This is the VOA Special English Development Report.
Sister Cities International is an organization that brings together communities from different areas and different cultures. Sister-city relationships can help communities learn from each other and solve problems together.
Often these partnerships are based on special projects or exchanges. People share their knowledge in areas like education, government, business or technology.
Building sister-city relationships was one of the ideas for the People-to-People Program created by President Dwight Eisenhower. He established the program at a White House conference held on September eleventh and twelfth, nineteen fifty-six.
President Eisenhower wanted to connect citizens who shared an interest in other cultures. He wanted to increase international understanding and friendship through educational, cultural and humanitarian activities. He believed that citizen diplomats could help build peace.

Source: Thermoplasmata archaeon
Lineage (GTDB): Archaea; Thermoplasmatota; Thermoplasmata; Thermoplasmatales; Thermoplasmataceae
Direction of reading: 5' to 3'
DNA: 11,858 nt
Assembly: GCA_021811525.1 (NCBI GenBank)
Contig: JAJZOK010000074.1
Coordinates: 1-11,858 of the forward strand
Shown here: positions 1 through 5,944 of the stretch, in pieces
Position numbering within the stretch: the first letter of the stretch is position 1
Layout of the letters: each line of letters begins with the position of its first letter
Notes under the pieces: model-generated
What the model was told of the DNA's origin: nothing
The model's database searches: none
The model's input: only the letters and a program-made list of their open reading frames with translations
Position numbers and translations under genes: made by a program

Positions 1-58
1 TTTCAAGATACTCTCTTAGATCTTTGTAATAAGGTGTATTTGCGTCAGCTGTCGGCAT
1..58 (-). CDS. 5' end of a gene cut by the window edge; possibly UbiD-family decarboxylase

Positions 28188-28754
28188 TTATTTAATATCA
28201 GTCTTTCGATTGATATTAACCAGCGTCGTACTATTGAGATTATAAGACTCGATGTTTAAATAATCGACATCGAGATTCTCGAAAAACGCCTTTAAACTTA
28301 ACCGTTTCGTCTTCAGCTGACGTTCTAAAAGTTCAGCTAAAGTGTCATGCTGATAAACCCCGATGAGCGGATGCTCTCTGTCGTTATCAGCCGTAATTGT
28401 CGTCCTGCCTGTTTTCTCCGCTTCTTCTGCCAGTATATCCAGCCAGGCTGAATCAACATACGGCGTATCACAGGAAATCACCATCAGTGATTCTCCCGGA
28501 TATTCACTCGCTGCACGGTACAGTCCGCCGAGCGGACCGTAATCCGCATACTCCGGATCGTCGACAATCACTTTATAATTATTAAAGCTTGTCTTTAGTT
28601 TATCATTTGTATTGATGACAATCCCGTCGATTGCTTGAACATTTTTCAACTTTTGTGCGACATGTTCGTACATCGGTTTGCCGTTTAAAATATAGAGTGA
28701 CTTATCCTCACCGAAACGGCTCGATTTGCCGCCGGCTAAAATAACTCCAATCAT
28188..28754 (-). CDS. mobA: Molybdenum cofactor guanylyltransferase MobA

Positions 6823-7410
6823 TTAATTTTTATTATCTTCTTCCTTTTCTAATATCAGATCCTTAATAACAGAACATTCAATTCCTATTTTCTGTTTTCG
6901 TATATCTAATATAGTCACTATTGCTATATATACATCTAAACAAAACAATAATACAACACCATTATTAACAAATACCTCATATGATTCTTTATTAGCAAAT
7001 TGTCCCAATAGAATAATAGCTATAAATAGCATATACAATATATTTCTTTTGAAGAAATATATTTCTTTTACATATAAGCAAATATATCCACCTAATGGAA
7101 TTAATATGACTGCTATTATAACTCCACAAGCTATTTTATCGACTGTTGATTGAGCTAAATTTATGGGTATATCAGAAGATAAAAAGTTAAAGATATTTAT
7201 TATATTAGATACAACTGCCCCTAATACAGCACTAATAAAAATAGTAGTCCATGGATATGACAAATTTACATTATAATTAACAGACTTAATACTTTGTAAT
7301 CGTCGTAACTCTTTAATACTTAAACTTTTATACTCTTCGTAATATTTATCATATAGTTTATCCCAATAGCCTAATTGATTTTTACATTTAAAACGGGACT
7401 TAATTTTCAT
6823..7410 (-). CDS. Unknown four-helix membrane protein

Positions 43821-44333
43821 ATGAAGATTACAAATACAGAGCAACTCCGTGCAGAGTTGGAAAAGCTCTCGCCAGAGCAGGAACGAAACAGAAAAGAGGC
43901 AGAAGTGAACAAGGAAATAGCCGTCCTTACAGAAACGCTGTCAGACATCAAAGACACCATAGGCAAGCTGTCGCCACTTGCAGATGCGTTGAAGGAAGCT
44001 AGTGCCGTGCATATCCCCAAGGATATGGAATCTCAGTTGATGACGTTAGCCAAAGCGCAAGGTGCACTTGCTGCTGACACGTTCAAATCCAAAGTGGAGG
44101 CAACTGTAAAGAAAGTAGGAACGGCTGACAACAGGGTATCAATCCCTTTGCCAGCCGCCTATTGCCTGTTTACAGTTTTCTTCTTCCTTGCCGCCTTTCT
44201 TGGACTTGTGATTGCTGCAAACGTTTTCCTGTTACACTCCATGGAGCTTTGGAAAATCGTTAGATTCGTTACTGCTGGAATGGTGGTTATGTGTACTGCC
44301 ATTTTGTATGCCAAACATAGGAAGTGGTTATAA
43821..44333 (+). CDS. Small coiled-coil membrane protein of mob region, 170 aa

Sister Cities International is a non-profit organization based in Washington, D.C. The group is involved with programs in one hundred thirty-four countries.
Today, seven hundred American communities have partnerships with almost one thousand eight hundred communities in other countries.
Atlanta, Georgia, for example, has eighteen sister-city partnerships. One is with Brussels, Belgium. Another is with Lagos, Nigeria. These two relationships have existed for more than thirty years. The areas they involve include economic development and trade.
Matthew Corso works for Sister Cities International. He says that within the past fifteen years, more American cities have created partnerships in developing countries. Projects have involved water quality, health care and good government, for example. In Africa, projects might also deal with AIDS and HIV.
Mister Corso says that sister-city partnerships usually result from local connections. Local governments also become involved and may provide some leadership. But, generally, citizen groups are responsible for organizing and supporting partnerships.
Some sister-city relationships are fifty years old. And now there are even "cyber sister cities" -- partnerships created over the Internet.
And that’s the VOA Special English Development Report, written by Jill Moss. Sister Cities International is on the Web at sister-dash-cities dot o-r-g. And if you would like to download transcripts of our reports along with audio files, go to voaspecialenglish.com. I’m Steve Ember.